The Last Stoic

Pharaoh’s Pump Foundation

Posted in Uncategorized by munty13 on July 15, 2009

Steam engines which used steam at low pressure were phased-out in favour of high pressure steam from smaller engines. Engineers needed higher outputs, and the low pressure engines were required to become bigger and bigger, and simply became too big. I had a thought about the pyramids of Giza. If you wanted a big engine, then why not build a big pyramid?

It is our contention that the Great Pyramid is not just a big pile of rocks but the genius and high technology of the civilization which built it. It was built by our distant ancestors as sophisticated infrastructure to improve their society. That is the Great Pyramid’s legacy to the past. But the Great Pyramid is much more than that. It also represents a tangible and real solution to help our lives in the here and now. The Great Pyramid’s high technology can be utilized to improve our society in our modern but troubled world. By being a tangible and real solution to improve our civilization, the Great Pyramid can help provide a vision for a much better world.

Before any theorizing about the Great Pyramid, a little pump background is helpful. Invented in the 1700’s, hydraulic ram pumps are a primitive but highly effective machine. These simple pumps incorporate only two moving parts. Used extensively around the world until the invention of the electric water pump, these pumps have nearly been forgotten. The basic design utilizes the force of falling water to elevate part of the water…..

Water flows down the drive pipe into the compression chamber. Water escapes from the waste valve until the water‘s velocity forces the valve shut. When the valve shuts, the water stops flowing instantaneously and causes the water to compress resulting in a compression wave, or shock wave, to emanate from the valve area. In the drive line, the water reverses direction until the shock wave reaches air and returns down the pipe.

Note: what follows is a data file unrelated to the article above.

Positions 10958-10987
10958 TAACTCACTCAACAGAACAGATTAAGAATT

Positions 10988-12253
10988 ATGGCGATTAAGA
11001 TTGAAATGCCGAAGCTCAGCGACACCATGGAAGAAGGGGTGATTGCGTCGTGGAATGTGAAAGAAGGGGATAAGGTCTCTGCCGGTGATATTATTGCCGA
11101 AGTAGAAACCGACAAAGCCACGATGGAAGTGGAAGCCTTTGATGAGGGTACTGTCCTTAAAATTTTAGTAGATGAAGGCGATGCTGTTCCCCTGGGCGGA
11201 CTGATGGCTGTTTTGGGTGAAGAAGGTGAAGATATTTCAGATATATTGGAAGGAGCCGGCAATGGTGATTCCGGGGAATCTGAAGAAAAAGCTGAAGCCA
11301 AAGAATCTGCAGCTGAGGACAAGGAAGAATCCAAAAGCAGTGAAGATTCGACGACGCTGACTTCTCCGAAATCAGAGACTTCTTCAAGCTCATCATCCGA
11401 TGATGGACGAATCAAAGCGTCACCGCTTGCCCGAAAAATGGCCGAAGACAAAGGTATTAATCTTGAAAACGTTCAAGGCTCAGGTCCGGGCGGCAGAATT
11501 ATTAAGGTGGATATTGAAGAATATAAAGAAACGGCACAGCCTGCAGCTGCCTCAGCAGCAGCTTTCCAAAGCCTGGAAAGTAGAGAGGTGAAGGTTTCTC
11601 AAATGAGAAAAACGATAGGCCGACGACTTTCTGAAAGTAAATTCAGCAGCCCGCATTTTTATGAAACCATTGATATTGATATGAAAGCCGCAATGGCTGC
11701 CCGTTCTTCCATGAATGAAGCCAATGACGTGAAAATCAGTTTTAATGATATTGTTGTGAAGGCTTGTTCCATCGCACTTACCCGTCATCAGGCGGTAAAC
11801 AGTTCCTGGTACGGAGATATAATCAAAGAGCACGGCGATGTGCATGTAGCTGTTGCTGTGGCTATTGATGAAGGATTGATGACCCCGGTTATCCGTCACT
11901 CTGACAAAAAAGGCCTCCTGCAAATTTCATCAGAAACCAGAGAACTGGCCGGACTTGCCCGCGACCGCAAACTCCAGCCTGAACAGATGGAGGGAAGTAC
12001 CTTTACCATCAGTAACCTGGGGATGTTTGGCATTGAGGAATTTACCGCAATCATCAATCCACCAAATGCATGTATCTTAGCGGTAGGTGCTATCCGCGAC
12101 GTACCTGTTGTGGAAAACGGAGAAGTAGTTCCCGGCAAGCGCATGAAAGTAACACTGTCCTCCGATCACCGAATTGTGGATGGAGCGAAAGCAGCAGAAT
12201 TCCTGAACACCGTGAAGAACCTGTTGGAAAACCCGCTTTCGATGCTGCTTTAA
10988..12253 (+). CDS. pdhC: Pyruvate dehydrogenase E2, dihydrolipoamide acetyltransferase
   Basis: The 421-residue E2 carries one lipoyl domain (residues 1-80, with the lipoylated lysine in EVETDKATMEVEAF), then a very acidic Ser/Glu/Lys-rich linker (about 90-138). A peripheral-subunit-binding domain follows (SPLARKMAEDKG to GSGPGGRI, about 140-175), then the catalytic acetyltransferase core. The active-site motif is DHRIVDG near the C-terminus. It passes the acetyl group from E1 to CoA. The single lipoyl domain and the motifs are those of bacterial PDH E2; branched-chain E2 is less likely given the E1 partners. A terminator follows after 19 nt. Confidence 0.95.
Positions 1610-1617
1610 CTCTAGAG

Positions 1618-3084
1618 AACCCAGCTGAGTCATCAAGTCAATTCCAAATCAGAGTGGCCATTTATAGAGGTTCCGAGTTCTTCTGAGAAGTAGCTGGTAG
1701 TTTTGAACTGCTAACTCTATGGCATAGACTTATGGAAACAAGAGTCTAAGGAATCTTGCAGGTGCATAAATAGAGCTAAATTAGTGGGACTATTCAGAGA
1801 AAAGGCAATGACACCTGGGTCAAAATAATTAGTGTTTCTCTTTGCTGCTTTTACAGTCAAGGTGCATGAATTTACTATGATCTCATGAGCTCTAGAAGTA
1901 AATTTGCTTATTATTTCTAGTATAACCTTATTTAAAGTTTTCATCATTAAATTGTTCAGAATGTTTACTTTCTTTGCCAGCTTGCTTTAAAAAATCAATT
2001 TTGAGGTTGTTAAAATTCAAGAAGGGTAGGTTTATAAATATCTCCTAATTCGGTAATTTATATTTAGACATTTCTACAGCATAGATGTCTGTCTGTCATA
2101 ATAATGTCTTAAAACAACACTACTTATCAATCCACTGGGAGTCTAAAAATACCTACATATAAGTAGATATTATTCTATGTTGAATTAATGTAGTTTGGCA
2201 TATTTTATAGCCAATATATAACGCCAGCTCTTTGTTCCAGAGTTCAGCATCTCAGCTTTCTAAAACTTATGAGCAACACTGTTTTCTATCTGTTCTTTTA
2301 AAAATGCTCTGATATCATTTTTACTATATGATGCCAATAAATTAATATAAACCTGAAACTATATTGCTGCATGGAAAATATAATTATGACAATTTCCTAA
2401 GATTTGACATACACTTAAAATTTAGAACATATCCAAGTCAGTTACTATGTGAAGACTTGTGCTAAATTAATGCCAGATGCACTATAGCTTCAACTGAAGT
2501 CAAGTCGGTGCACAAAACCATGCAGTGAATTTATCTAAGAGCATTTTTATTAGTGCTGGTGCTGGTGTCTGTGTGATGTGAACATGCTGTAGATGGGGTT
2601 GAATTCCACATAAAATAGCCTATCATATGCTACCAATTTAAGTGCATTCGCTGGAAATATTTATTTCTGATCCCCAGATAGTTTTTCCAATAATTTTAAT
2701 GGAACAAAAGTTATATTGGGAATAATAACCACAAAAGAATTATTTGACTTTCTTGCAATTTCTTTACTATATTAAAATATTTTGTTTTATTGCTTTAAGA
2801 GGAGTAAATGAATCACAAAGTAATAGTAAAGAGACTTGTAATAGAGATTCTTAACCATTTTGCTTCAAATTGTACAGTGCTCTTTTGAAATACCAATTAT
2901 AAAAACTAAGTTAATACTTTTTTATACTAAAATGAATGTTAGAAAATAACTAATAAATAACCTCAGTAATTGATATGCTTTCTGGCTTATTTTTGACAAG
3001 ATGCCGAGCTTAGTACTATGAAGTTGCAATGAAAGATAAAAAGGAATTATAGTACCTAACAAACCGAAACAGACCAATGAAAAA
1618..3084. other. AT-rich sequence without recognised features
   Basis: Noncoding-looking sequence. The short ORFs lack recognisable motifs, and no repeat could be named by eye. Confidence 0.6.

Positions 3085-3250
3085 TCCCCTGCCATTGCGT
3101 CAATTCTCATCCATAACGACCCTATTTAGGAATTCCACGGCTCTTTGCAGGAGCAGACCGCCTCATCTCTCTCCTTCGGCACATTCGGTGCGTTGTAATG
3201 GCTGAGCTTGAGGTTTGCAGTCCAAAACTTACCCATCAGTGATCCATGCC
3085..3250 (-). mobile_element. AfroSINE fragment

In the output line, a high pressure surge passes through the check valve. This surge is at least fifty times (3,360 psi at Giza) the static water pressure of the compression chamber. When the compression wave leaves the compression chamber, a low pressure situation exists. The low pressure is equal and opposite to the compression wave. This immediately re-opens the waste valve. The stand pipe is a shortcut for the compression wave to reach air. Once the compression wave reaches air, a wave returns down the stand pipe and starts the water flow back into the compression chamber. The stand pipe, usually twice the diameter of the drive pipe, allows for the highest possible cycling rate.

Most hydraulic ram pumps are free standing, with the majority of parts being exposed above ground (see Figure 3). A specialized application is to have the lines underground (see Figure 4). The stand pipe needs to exit to air, and the waste valve (wastegate) also needs an exit. To facilitate the waste valve output, a line may be extended from the compression chamber to an appropriate location. This allows for the bulk of the pump lines to be centrally located. This layout has an interesting side effect – the compression wave becomes focused in the line leading to the compression chamber and this focused compression wave transmits a pulse through the compression chamber’s ceiling….

Anyone that has experienced the running model all come away saying that the pump function is secondary to the pulse generation. The intense pulse is directed towards the King’s chamber causing it to resonate. The King’s chamber is made of rose quartz granite which is 55% quartz crystal (possible piezo effect?). Why resonate the King’s chamber? Chris Dunn, Joe Parr and others have theories.

I wonder, what effects the spiral causeway that follows the outside of the pyramid might have on the design of an engine. I saw a bit on TV once, where a guy managed to get a good look at an inside corner of the Great Pyramid. Something like halfway-up the pyramid there was some brickwork missing, and the guy got inside and looked around. He was in a smallish room. I remember he was disappointed because he was looking for a large tunnel to support the “spiral ramp” theory, and though he found something that looked like it could be a tunnel, it was much smaller; big enough for a fox perhaps, but not ten burly men with a whacking great slab. Perhaps though, this smaller tunnel is important.

For those who may have developed a taste for further reading on the subject, I’ll keep adding any related sites I might find to the bottom of this post:


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